Democratic Virginia gubernatorial hopeful Terry McAuliffe recently met with New York Mayor Michael Bloomberg in an effort to get support from the billionaire politician, two sources familiar with the meeting told POLITICO.McAuliffe looking for an endorsement? I doubt it. Money? Maybe. The meeting was much more likely a way for the two to pow wow over how Bloomberg can influence a gun control push in Virginia should McAuliffe get elected. POLITICO pointed out in its piece representatives and spokesman from the McAuliffe campaign and for Bloomberg refused to comment on the meeting, which they obviously wanted to keep hushed and behind closed doors considering gun control is not a topic that will win over Virginia voters.
The pair met in New York a week-and-a-half ago, according to the sources. Aides to McAuliffe declined comment, and a Bloomberg spokesman did not respond to an email asking about the meeting.
It wasn’t immediately clear whether McAuliffe was seeking an endorsement from Bloomberg — who has billed himself as an independent and whose backing has been helpful to candidates in some places in the Northeast, like Rhode Island — or whether he hoped for financial support.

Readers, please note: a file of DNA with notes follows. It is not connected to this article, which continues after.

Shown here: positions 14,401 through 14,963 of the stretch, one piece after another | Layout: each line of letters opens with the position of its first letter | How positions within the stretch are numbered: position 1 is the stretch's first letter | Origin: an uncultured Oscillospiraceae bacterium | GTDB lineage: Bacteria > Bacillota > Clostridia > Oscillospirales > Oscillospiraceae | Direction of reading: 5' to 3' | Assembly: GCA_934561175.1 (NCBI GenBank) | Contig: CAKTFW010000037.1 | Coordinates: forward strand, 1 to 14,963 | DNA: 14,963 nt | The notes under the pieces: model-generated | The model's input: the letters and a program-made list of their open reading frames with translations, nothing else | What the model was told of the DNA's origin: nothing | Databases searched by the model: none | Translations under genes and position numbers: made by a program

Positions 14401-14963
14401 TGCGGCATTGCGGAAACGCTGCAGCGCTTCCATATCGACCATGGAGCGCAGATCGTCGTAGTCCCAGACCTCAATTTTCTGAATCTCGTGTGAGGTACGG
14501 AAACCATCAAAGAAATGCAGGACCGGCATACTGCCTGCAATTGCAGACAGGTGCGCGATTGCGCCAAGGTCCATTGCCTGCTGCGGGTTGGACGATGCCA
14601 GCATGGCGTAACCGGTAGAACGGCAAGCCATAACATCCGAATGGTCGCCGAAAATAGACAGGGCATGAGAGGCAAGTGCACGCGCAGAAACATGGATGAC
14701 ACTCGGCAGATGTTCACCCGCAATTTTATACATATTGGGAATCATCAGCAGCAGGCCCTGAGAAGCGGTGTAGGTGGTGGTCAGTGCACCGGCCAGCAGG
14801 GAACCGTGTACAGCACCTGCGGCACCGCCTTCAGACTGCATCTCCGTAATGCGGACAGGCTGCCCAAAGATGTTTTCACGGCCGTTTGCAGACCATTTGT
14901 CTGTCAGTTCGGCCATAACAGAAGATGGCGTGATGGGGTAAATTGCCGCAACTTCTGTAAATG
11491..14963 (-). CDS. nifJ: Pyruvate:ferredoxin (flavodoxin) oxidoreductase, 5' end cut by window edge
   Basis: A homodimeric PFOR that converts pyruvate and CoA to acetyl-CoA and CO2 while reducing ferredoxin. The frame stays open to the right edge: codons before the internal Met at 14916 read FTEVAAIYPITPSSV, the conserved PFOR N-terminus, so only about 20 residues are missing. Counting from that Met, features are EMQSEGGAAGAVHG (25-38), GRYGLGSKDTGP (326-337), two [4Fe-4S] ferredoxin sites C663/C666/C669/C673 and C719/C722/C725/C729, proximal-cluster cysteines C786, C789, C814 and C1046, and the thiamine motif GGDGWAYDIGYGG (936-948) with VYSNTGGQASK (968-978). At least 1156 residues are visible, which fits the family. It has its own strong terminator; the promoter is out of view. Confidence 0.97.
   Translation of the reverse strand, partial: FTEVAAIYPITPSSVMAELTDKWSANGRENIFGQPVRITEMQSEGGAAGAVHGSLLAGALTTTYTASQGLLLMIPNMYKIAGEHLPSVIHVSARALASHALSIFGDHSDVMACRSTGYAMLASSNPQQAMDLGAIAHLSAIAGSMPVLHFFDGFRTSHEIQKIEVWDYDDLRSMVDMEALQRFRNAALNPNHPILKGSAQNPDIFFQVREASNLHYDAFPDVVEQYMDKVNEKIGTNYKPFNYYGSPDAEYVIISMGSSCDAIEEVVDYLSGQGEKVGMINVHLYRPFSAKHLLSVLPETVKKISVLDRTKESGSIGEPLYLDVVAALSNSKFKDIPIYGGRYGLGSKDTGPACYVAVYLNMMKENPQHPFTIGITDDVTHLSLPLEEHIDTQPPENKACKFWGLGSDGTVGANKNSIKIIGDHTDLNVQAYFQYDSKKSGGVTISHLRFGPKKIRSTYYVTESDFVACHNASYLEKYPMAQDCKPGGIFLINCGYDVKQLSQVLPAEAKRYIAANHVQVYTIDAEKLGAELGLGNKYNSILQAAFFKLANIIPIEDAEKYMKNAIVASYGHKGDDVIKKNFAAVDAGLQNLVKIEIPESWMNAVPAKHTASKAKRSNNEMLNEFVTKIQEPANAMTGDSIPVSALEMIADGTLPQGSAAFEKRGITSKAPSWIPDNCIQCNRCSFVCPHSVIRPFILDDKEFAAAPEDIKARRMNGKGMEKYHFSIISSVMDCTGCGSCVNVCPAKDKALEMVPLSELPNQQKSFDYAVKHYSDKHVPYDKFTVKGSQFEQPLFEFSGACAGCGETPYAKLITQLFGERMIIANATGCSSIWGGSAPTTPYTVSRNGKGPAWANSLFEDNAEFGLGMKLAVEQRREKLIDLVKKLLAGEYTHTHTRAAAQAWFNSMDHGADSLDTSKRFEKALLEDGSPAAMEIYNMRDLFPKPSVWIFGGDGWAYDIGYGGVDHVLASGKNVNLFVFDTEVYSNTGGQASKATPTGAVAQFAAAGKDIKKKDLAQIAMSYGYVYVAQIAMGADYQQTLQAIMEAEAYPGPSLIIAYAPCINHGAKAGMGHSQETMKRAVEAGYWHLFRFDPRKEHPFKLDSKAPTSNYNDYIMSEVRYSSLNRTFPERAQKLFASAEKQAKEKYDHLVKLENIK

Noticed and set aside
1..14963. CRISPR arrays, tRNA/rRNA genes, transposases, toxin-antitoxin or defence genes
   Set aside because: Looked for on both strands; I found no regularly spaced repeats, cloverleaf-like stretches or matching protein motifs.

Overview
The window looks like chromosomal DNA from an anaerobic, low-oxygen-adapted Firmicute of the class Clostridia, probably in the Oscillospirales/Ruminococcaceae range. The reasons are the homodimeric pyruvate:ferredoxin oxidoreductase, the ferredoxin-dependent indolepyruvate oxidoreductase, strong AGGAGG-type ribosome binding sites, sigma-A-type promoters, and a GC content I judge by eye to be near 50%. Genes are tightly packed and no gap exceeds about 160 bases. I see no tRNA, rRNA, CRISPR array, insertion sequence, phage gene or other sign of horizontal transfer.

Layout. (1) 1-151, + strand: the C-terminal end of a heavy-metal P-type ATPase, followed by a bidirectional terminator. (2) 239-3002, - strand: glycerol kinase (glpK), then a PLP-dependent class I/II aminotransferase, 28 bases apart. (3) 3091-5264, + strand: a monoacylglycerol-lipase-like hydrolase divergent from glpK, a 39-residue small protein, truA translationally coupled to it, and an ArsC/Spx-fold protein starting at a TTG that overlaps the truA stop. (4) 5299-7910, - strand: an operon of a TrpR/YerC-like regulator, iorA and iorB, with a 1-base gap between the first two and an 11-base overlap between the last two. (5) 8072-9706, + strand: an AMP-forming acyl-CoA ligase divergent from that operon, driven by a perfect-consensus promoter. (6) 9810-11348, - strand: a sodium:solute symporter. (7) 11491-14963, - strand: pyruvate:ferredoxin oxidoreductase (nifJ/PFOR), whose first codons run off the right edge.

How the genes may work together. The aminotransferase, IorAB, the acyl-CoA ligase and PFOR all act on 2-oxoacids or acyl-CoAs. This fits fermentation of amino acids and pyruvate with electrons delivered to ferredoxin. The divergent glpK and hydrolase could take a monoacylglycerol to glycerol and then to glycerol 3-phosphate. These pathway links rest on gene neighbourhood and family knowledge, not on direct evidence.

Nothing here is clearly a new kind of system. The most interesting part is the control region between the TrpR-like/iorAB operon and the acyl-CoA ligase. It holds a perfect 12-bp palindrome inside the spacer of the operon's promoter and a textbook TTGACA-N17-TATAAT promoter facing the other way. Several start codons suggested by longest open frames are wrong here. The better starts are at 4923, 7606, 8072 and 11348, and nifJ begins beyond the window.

Bloomberg uses Virginia as a regular punching bag when he's up on his gun control soap box despite a drop in violent crime thanks to looser concealed carry laws and more gun sales in the state.
Firearms sales rose 16 percent to a record 490,119 guns purchased from licensed gun dealers in 2012, according to sales estimates obtained by the Richmond Times-Dispatch.Virginia is one of the best states when it comes to prosecuting criminals who commit crimes with firearms and those who purchase firearms illegally. McAuliffe's Republican opponent Ken Kucinnelli is a long time advocate for the 2nd Amendment and has vowed to continue tough prosecutions should he be elected governor.
During the same period, major crimes committed with firearms dropped 5 percent to 4,378.
"This appears to be additional evidence that more guns don't necessarily lead to more crime," said Thomas R. Baker, an assistant professor at Virginia Commonwealth University's L. Douglas Wilder School of Government and Public Affairs who specializes in research methods and criminology theory.
"It's a quite interesting trend given the current rhetoric about strengthening gun laws and the presumed effect it would have on violent crimes," Baker told the newspaper. "While you can't conclude from this that tougher laws wouldn't reduce crime even more, it really makes you question if making it harder for law-abiding people to buy a gun would have any effect on crime."